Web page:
As a child, Sarah McCartney, now a maverick perfumer who can “hear” smells, carried out her first forays in scent-making, experimenting with water and flower petals in the garden of her childhood home in the Boldons in the north-east of England. The garden was part of the one played in by Alice Liddell, the original Alice in Wonderland, and visited by the author Lewis Carroll.
Those early experiments earned her mother a startling reputation. McCartney, now 60, recalls: “I went to school one morning and said I was making spells in the garden because I’m a witch and so is my mother. It was a Methodist school near Durham in the 60s; they weren’t very broadminded.”
While it was a creative childhood – McCartney sewed, knitted and played the clarinet and saxophone – her’s was far from the traditional route into perfume. She studied sciences at Durham University before moving into copywriting.
Working as head copywriter in the marketing department of cosmetics retailer Lush provided an unconventional training in distinguishing scents. “I had to smell a lot of things to be able to describe them,” says McCartney.
After 14 years with Lush, she wrote a novel, The Scent of Possibility, featuring a perfumer who made fragrances which comforted people going through hard times by reminding them of happier ones.
The Scent of Possibility
Her unusual ability to hear smells as musical notes, a form of synesthesia, undoubtedly helped. “I find it easier to get the balance right because I can hear what will go together,” she explains.
Her creations drew the attention of perfume writer Lizzie Ostrom, and she found herself invited to make scents for the specialist fragrance shop Les Senteurs.
‘It is funny to be thought of as the young upstart when you are 60’
Learning how to comply with the strict regulations governing the fragrance industry left no time for writing, and McCartney realised she had become a perfumer rather than a novelist.
She named her niche perfumery 4160Tuesdays, because if we live to be 80, we will have 4160 Tuesdays – which McCartney thinks we should use to do something creative and fun. The company now has an annual turnover of £250,000 and devoted fans across the world, many of whom have dabbled at making their own scent at one of the perfume workshops she runs.
Although the business has been running for eight years Ms McCartney’s unusual career path still raises eyebrows among staid members of the fragrance industry. She is resigned, but bemused.
“Not having learnt what I could not do was an advantage, but I didn’t realise how many people’s noses I’d put out,” she says. “If you have not had three years at a perfume school, particularly a French school, and seven years beside a master perfumer, some say you have no right to call yourself a perfumer.
“That ignores the Middle Eastern perfumers and the Far Eastern perfume tradition. What I say is you can run a café without being a trained chef. That’s what I’m doing: running a café rather than a restaurant. It is funny to be thought of as the young upstart when you are 60.”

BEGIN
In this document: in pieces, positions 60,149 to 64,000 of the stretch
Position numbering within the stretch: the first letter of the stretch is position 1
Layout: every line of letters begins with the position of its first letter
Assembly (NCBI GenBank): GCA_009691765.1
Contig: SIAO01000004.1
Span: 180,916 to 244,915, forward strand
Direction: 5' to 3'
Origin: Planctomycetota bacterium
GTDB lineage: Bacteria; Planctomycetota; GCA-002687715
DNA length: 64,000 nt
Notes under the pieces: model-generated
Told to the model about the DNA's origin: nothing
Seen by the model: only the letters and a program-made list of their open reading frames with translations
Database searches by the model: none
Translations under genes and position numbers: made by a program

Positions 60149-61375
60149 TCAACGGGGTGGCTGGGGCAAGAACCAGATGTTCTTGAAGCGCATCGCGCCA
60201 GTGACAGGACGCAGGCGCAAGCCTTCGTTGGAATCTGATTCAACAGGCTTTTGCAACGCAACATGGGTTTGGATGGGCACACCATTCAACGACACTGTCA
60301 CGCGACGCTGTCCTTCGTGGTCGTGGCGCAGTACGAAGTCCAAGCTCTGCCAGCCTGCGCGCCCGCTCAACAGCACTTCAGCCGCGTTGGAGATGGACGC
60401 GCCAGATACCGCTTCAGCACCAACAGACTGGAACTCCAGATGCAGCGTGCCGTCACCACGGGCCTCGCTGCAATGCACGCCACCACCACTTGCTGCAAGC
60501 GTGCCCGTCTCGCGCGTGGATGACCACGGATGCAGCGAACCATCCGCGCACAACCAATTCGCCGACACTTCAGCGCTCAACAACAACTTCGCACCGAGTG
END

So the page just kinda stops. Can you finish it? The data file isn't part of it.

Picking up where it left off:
Sixth scents’ big twist
Ms McCartney deliberately tries to keep her costs down and to bottle scents in a variety of sizes catering for those on a budget. “I have a bit of an issue with things being really expensive,” she says. “I prop up the perfumes by spending weekends teaching the workshops.”
However, some of the fragrances are unavoidably expensive, as they use rare and hard-to-source materials. One recent creation, Clouds, costs £350 – but that didn’t deter one customer from splashing out on three bottles. “She wanted one bottle for each of her three houses,” recalls McCartney.
A Saudi princess once asked her to create a bespoke fragrance, which set her back £5,000 – casually handed over in cash in an envelope by the driver. “It was amazing,” says McCartney. “I carried it around in my back pocket for days just to feel that rich.
Not having learnt what I could not do was an advantage, but I didn’t realise how many people’s noses I’d put out (Photo: Lucie Kerley)
With the UK in lockdown, McCartney and her husband, Nick, are only going into her studio in Hammersmith, west London, once a week to keep the business ticking over. She is mostly working from home on scents, including a commission to produce the aroma of a room full of whisky barrels, and a crowdfunded perfume to recreate the smell of a church organ loft. Her latest project is Scenthusiasm, an online perfume school.
A recent fragrance, The Darkest Bloom, commissioned by the publishers of the fantasy novels Shadowscent: The Darkest Bloom and Shadowscent: Crown of Smoke by the writer PM Freestone, which feature a perfumer and healer, is awaiting its debut after lockdown put paid to plans for the second book’s press launch in March.
One of McCartney’s final acts before lockdown, in the days when panic buyers were clearing shelves and profiteers were gouging prices, was to make a batch of hand sanitiser and make it available to customers on her mailing list and Facebook group. She donated the final 50 bottles to local hospitals. It is something, she says, but, “I do feel guilty that I’m not someone useful, like a doctor.”